Cougar companions


I was late coming to Cougar Companions: Bute Inlet Country and the Legendary Schnarrs, by Judith Williams, published as Raincoast Chronicles 24 by Harbour Publishing last spring. I knew about the Schnarrs, a homesteading family, with daughters who kept cougars as pets in the 1930s. And when we spent a day on Nelson Island in July, courtesy of our friend Howard White (who, with his wife Mary, founded Harbour Publishing in the last century), we talked about the book while sitting at Cape Cockburn, caught in one of those curves of time, the old cabin built by Harry Roberts behind us as we ate our lunch on the pebbled beach.


I remember saying how much I’d admired Two Wolves at the Dawn of Time, Judith Williams’s extraordinary documentation of Dzawada’enuxw artist Marianne Nicholson’s creation of a pictograph to acknowledge her village’s continuing strength at Kingcome Inlet as well as a meditation on the colonial legacy in the form of the Halliday homestead in the same area. I remember how we agreed that it was complicated to want to demonize all those homesteaders, one of whom had built the cabin we’d just explored. Complicated is the word I remember.

Friends came for dinner a few weeks ago and brought a bag of books as a gift. One of them was Cougar Companions. I’ve spent the last few nights enthralled, propped on 4 pillows, reading by the small light of my reading lamp.

On a winter day in 1934, August Schnarr, a handlogger, trapper, and homesteader, shot a cougar his dogs had treed on Sonora Island. When he began to skin it, he realized that it had recently given birth and had been nursing young. He found the den and brought home 4 tiny kits, their eyes not yet open, for his daughters to care for. He was a widower, charged with the responsibility of raising 3 young girls, aged 12, 10, and 7. Two of the kits died quite soon after but the other two, Leo and Cleo (soon to be called Girlie), grew to maturity. I was fascinated by the photographs of Pansy, Pearl, and Marion with their cougars. The cats only cared for them and could be menacing to others. With the girls, they were affectionate and reasonably biddable.

Judith Williams studies albums of photographs (August Schnarr was a avid photographer), store records, a journal kept by Pansy in 1934, and a miscellany of archival materials to piece together the lives of this family. But she does it not exactly as a historian. She is interested in how different “readings” of the material record and indeed the memories of those who knew the girls and their lives might result in different histories. “Conflicting stories can send me running in circles,” she admits. “Memory is not a science. A “reading” is not necessarily conventional history.” She also looks at, and for, the complicated (that word again) history of Bute Inlet, an 80 km. fjord with its origins at the head of the Homathko and Southgate Rivers, emptying into the ocean by Stuart Island. It’s a place Williams has explored by boat and she also wrote High Slack: Waddington’s Gold Road and the Bute Inlet Massacre of 1864, a book worth reading for its excellent balancing of oral and written histories of what became known as the Tsilhqot’in War.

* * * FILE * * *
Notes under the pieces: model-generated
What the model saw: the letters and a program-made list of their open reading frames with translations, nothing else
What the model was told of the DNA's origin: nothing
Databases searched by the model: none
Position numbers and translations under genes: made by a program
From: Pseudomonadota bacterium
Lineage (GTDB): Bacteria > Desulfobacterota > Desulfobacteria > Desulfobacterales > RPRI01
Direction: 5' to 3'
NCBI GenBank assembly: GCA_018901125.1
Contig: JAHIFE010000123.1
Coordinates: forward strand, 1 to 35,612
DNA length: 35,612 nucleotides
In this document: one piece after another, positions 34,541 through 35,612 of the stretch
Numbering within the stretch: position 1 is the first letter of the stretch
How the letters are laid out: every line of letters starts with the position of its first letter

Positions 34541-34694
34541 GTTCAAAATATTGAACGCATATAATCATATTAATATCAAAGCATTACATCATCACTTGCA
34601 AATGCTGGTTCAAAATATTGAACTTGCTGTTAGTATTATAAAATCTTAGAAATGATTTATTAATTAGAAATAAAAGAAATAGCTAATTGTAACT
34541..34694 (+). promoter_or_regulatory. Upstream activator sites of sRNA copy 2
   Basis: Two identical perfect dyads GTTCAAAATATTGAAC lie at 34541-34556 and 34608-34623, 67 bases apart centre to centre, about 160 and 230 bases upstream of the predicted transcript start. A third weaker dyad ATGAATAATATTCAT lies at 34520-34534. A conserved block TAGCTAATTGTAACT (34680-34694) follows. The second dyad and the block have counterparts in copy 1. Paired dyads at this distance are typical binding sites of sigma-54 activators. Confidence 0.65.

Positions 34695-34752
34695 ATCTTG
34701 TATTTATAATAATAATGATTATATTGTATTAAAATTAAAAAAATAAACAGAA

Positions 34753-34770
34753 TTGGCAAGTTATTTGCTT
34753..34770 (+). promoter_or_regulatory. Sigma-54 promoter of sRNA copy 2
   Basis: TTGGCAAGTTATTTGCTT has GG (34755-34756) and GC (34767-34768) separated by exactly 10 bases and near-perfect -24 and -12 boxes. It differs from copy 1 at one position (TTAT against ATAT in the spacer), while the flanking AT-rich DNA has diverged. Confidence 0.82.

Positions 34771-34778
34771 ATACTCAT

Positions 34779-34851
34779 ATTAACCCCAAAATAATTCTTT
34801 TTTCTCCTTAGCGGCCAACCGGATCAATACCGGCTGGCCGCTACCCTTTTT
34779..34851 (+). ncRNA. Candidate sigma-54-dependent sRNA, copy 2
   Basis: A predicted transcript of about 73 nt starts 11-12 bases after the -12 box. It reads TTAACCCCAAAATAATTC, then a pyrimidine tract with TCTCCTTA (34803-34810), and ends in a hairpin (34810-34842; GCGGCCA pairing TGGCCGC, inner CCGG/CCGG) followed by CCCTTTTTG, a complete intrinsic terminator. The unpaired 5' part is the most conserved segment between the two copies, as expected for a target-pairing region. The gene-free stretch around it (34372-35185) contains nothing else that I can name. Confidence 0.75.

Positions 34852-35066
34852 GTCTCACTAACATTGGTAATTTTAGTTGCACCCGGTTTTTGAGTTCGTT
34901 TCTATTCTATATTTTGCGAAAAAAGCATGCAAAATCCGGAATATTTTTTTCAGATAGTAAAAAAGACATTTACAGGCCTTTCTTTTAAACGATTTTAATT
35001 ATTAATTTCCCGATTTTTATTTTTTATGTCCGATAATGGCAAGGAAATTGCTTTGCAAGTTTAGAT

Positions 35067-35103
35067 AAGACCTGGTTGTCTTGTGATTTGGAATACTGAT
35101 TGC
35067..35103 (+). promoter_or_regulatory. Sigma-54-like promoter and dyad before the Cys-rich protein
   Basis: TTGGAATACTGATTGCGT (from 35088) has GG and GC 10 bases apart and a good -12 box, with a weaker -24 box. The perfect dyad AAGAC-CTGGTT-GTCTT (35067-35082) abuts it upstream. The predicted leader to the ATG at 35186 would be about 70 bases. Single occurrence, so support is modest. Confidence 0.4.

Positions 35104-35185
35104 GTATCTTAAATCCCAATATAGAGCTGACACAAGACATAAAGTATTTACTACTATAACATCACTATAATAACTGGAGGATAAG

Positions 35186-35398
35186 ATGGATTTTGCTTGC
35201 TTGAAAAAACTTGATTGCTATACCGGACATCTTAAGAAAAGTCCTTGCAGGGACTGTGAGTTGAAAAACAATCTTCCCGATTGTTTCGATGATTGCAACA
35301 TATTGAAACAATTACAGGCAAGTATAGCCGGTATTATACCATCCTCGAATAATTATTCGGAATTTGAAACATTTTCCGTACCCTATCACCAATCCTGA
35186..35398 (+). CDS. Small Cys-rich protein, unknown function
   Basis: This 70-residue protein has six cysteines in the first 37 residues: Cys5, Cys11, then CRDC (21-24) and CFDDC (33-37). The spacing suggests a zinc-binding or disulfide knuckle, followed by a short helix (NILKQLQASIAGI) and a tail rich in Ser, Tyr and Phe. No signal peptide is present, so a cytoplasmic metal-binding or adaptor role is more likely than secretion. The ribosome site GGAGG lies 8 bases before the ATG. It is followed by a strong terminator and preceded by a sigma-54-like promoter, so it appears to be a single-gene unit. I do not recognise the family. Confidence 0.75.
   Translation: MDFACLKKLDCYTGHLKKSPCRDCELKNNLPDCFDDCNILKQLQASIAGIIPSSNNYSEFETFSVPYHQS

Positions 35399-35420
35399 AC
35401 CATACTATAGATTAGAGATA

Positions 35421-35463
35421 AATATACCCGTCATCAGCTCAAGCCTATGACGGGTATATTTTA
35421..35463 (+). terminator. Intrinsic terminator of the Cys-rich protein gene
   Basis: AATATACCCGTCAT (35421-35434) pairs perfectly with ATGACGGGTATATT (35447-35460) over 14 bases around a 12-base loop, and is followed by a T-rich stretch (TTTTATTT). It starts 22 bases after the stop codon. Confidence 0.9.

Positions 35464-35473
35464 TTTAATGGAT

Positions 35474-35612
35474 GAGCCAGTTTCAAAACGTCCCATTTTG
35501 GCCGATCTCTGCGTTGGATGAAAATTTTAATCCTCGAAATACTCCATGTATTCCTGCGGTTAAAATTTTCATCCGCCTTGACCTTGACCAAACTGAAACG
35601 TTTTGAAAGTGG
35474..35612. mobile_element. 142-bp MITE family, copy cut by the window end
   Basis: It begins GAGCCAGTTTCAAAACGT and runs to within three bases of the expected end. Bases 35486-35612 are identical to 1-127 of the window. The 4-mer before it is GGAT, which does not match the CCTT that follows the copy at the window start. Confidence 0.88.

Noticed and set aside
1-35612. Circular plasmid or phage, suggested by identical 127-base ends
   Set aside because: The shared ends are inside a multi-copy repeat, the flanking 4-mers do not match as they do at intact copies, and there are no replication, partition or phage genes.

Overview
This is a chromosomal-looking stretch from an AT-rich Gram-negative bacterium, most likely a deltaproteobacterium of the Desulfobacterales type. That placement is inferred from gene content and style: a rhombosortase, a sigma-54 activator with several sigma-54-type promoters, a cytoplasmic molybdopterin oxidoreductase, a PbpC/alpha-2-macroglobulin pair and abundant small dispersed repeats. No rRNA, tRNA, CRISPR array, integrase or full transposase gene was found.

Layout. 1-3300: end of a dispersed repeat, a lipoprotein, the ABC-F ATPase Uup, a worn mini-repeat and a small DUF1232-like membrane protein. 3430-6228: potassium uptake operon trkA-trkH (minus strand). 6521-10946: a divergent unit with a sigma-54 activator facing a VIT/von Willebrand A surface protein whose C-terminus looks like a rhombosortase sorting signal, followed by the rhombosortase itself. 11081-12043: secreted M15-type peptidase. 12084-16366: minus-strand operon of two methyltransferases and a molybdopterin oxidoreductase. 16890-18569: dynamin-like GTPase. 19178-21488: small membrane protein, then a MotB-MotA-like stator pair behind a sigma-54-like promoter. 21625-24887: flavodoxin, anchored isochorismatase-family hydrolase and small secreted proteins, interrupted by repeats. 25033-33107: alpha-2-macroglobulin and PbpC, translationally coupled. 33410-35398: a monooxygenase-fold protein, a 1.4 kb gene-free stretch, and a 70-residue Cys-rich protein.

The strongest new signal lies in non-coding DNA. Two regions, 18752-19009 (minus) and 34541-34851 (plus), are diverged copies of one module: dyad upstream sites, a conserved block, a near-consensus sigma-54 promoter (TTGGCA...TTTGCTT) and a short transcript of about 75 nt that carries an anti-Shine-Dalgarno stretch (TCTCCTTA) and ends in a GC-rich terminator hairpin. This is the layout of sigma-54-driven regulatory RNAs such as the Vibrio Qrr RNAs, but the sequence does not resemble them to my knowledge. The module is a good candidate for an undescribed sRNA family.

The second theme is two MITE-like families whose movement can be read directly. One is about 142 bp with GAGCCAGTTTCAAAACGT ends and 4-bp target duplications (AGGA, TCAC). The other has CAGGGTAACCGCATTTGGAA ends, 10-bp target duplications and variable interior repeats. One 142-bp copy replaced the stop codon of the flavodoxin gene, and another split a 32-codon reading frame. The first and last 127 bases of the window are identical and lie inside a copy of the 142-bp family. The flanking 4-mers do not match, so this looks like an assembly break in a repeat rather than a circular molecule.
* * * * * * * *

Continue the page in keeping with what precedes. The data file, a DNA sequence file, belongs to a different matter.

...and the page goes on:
The Schnarrs lived a hard life. The girls lost their mother the year before the cougar kits came and they did the work of men. They logged, they built and maintained boats, they set log rafts under their house so it could be moved up to their father’s Bute Inlet camp in summers, they preserved food for the coming year, smoking fish and meat, canning quarts and quarts of berries and other fruits, growing acres of vegetables, raising and killing pigs, and they tried to avoid the attentions of the old men who were always eager to pursue them. It seems Marion was not as lucky as the other girls and gave birth at least once in her adolescence.

This is book-as-memory-theatre. The backdrops, real and imagined, are constructed of old floathouses, dugout canoes, pictograph galleries in remote areas on the inlet, deep forests, abandoned camps. The soundtrack: wind, turbulent water, the keening of seabirds, a father’s voice shouting the orders his daughters knew they had to obey: “You jumped when he spoke and did it. You didn’t talk back. You’d get a backhander if you did. He had to be that way to survive. He was a gruff person.” Each daughter had a slightly different version of their lives.

What captured me most in the book are the photographs of the young girls with the cougars. The images were familiar somehow. The strength of the girls, the beauty of their companions. And yes, we’ve seen these pairings before. I think of some of the early images of Artemis, goddess of hunting, wild nature, young animals. The ravishing Fran├žois Vase, a black-figure vessel dating from around 570 BCE, has several depictions of Artemis, one of her standing with a lioness and a stag. Look at her arms, her strength,


her steady gaze. There is something of this in the Schnarr sisters.


So yes, I was late coming to this book but I’ll never forget it. Last night I dreamed of a cougar on its chain and a fierce young woman guiding it. In the Homeric Hymn to Artemis, the rhapsode sings:

The tops of the high mountains tremble and the tangled wood echoes awesomely with the outcry of beasts: earth quakes and the sea also where fishes shoal.

It’s complicated, yes, but so important to how we continue to read and understand the multiple histories of this place.